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Military & Veteran Lawyer > Blog > Criminal > How to Become Eligible for the New Jersey Veterans Criminal Diversion Program

How to Become Eligible for the New Jersey Veterans Criminal Diversion Program


If you are a military veteran, being charged with a criminal offense can be terrifying. When you are dealing with a prosecutor who is not a military veteran, they will not fully understand what it’s like to be deployed to a combat zone or encounter the death and destruction that many military veterans have.

Fortunately, a two-year old program exists, at least in some NJ Counties, called the Veterans Criminal Diversion Program. If you have questions on the Veterans Criminal Diversion Program, it’s essential to speak with a skilled New Jersey criminal lawyer who has experience defending military veterans. At Citizen Soldier Law, our legal team includes military veterans, former Army Judge Advocates and a New Jersey Supreme Court-Certified Criminal Trial Lawyer. We are here to provide the best defense possible and answer any questions you have during the process.

What Is the New Jersey Veterans Criminal Diversion Program?

Understandably, one of your first questions may be related to what the diversion program is and whether it’s something you would be eligible for. The Veterans Criminal Diversion Program was signed into law in 2017. It acknowledges that many deployed military members returning from war may be dealing with some mental illness, like depression, PTSD, or an adjustment disorder. Some military veterans may also suffer from a substance abuse or addiction problem.

This addiction or substance abuse problem is often why a military veteran is arrested and facing criminal charges. Instead of the veteran’s case progressing through the regular New Jersey court system, they would be eligible to follow down a different path.

The main goal with a diversion program like this is to resolve the underlying issues that either led to or contributed to whatever criminal activity landed them in the position they are in now.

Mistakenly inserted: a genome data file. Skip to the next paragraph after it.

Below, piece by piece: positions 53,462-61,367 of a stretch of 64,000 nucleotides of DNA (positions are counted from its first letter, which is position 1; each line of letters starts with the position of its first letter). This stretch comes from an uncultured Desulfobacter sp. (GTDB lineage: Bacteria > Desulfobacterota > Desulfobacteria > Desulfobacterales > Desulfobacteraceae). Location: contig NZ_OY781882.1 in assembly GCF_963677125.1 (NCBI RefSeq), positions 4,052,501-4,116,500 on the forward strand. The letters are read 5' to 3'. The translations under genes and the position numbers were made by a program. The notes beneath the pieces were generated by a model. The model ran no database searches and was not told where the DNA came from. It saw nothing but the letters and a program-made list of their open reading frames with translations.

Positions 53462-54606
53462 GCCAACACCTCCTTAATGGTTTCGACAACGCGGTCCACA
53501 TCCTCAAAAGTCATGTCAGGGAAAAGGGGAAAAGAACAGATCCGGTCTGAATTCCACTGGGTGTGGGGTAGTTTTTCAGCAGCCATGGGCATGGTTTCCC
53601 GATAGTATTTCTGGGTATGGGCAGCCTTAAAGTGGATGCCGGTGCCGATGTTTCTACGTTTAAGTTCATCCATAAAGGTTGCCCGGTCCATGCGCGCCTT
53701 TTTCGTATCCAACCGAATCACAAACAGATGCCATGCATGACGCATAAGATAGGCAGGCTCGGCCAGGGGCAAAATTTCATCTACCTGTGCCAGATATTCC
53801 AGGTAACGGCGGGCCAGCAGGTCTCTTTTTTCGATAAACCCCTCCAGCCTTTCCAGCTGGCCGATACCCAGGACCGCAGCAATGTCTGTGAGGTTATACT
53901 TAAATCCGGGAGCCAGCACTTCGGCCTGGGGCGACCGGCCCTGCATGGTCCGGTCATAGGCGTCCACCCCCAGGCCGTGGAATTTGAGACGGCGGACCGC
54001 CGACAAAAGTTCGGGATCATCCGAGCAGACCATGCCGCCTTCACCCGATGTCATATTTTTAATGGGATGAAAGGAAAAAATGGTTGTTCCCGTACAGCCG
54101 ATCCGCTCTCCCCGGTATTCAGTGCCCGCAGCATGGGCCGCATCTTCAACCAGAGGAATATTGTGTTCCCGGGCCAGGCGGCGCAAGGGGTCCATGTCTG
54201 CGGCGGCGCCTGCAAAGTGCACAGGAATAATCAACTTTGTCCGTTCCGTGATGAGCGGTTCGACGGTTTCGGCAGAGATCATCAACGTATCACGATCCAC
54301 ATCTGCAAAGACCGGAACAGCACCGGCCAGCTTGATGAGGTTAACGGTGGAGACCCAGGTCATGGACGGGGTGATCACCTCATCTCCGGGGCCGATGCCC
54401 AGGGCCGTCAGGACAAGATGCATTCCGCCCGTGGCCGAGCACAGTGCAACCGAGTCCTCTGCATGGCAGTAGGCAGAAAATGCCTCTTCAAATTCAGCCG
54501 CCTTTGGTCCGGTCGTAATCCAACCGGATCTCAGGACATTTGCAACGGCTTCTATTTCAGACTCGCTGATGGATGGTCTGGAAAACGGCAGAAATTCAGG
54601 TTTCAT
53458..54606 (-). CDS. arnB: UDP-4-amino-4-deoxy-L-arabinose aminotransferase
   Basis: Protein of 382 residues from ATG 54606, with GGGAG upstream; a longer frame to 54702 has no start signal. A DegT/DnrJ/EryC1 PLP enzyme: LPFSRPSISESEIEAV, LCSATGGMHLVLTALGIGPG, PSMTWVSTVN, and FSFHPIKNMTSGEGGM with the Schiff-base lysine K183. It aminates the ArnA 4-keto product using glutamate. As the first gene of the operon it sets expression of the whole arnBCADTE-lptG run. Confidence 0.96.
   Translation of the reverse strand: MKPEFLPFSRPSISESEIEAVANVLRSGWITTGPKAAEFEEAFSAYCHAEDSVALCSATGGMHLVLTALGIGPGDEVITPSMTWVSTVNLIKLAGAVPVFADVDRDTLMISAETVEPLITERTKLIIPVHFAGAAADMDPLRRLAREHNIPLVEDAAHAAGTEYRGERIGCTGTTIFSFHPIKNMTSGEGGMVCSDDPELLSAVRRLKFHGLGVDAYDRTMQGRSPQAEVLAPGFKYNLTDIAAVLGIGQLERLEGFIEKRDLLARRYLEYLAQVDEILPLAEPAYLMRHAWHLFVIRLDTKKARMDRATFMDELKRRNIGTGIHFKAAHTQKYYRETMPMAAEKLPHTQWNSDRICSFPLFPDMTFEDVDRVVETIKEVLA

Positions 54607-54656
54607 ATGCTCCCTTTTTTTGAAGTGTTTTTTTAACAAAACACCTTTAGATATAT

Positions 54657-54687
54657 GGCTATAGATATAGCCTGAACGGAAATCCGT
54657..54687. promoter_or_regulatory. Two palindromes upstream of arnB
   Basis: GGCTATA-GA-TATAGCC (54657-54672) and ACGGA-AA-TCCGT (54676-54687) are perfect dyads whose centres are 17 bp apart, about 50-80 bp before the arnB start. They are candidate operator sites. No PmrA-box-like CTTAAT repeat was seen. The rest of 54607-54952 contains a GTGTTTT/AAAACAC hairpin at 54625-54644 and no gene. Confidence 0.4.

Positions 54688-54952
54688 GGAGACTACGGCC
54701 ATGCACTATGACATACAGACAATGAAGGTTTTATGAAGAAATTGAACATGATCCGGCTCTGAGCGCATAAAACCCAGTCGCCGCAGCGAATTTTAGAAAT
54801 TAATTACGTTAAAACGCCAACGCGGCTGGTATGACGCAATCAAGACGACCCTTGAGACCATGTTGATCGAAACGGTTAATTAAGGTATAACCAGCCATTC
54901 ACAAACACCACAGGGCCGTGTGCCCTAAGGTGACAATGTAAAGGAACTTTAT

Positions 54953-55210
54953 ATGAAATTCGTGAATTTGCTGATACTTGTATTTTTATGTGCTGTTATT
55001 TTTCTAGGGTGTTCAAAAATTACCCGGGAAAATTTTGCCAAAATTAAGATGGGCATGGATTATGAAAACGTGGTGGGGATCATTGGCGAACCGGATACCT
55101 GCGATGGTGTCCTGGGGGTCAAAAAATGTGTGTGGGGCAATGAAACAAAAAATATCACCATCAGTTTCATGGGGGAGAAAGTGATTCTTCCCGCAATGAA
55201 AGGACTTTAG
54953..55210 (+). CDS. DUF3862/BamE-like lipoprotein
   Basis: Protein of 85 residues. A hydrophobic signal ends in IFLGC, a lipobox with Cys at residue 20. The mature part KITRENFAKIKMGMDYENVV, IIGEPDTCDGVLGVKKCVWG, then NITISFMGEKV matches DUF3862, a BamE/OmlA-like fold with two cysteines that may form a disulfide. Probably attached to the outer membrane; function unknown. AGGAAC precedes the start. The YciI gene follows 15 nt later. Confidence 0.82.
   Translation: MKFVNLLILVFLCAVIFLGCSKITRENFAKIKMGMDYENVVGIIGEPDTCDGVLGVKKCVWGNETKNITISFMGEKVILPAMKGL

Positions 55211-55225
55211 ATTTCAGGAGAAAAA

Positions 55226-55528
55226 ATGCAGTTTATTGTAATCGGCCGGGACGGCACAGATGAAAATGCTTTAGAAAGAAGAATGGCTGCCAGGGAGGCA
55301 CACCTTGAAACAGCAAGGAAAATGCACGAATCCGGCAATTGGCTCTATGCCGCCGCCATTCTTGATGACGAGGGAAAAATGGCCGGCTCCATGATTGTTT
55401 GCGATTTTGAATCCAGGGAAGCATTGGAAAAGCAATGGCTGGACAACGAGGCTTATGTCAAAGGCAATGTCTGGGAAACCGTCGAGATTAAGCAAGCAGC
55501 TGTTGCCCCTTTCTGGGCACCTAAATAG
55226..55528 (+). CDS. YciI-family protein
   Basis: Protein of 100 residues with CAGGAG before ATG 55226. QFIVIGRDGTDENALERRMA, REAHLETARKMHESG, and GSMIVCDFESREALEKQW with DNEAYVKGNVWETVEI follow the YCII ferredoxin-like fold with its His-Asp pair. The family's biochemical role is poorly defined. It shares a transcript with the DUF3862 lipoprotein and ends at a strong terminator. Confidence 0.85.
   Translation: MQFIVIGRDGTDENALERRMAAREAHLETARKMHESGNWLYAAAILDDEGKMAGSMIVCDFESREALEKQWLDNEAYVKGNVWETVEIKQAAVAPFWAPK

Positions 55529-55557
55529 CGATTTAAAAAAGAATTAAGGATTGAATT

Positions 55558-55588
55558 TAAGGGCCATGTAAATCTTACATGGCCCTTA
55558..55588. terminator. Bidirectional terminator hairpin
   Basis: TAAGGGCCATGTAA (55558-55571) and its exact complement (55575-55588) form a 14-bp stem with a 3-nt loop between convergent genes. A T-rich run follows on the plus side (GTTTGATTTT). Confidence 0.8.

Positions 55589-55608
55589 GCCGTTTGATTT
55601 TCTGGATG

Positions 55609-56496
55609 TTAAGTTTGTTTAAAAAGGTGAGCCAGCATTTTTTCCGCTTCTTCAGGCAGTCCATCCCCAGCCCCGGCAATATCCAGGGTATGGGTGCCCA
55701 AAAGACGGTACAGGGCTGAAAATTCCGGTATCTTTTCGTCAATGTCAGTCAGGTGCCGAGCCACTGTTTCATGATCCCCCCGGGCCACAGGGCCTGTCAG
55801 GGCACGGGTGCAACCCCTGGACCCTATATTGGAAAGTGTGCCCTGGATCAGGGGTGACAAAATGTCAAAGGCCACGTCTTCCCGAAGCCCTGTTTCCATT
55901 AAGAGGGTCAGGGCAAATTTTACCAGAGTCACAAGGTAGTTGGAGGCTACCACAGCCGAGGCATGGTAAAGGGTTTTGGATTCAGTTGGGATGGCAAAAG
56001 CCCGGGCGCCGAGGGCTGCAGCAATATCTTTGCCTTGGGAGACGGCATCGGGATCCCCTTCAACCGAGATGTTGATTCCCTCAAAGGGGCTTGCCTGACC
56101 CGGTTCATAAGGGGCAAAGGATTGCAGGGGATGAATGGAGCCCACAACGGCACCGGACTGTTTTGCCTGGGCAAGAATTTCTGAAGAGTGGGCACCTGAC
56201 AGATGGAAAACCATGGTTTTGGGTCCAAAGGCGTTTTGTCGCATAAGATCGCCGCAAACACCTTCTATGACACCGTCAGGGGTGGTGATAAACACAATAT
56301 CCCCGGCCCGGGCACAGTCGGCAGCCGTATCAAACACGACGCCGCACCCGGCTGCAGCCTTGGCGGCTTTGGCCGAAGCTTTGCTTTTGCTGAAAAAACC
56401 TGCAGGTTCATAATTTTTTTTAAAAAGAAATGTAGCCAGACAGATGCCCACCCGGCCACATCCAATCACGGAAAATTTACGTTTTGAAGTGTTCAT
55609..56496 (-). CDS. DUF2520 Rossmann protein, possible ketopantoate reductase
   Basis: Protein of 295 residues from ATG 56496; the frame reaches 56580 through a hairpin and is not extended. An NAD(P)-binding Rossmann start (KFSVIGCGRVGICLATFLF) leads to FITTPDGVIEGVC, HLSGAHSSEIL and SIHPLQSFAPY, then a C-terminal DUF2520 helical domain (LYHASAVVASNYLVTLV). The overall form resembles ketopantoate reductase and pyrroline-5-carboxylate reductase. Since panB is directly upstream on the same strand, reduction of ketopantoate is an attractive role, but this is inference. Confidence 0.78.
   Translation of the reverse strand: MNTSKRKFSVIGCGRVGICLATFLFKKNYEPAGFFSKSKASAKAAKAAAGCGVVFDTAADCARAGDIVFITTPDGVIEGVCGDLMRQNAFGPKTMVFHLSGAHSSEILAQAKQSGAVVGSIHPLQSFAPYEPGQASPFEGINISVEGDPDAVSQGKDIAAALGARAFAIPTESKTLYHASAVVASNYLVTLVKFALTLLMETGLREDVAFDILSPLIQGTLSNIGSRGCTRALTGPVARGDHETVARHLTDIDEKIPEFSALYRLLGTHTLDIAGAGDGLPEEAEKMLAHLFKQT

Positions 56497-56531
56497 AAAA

What Offenses Qualify for the Diversion Program?

In most cases, eligible offenses involve non-violent offenses but many Counties will consider other charges, on a case by case basis.   Middlesex, Atlantic, Camden and Hunterdon Counties have done great work so far.  Examples include a disorderly conduct or a petty disorderly charge. Also, certain third- or fourth-degree crimes like simple drug possession, shoplifting, or trespassing qualify. If you are facing more severe charges, your attorney’s skill becomes so important, especially in the context of assaults and domestic violence (TROs and FROs). Depending on the nature of the alleged crime, there may be other types of diversion programs you could qualify for. Your New Jersey criminal attorney will research all potential options.

Who is Eligible for the Diversion Program?

The Veterans Diversion Program is available for military members, including veterans, active duty, Reserve, and National Guard, provided they have a diagnosis of mental illness. If there is no confirmed diagnosis, but you displayed concerning symptoms to friends, family, law enforcement officers, or other prosecutors, who bring their concerns to the New Jersey prosecutor responsible for your case, that would be critically helpful.   It is difficult to self-diagnose a mental health problem.  The prosecutor in charge is the one who will decide whether you are eligible and how long you should remain in the program.

How the Diversion Program Works

Instead of undergoing a criminal trial, the court enrolls you into supervision for a specified time. It could be from six months to up to two years. During your supervision period, you can’t get in trouble again, use drugs or alcohol, possess a weapon, etc. If you make it through the specified period, the prosecutor will drop the charges.

Contact a New Jersey Criminal Defense Attorney

To learn more about the diversion program and whether you qualify, let our New Jersey criminal defense attorney help. Contact Citizen Soldier Law today to schedule an initial consultation.

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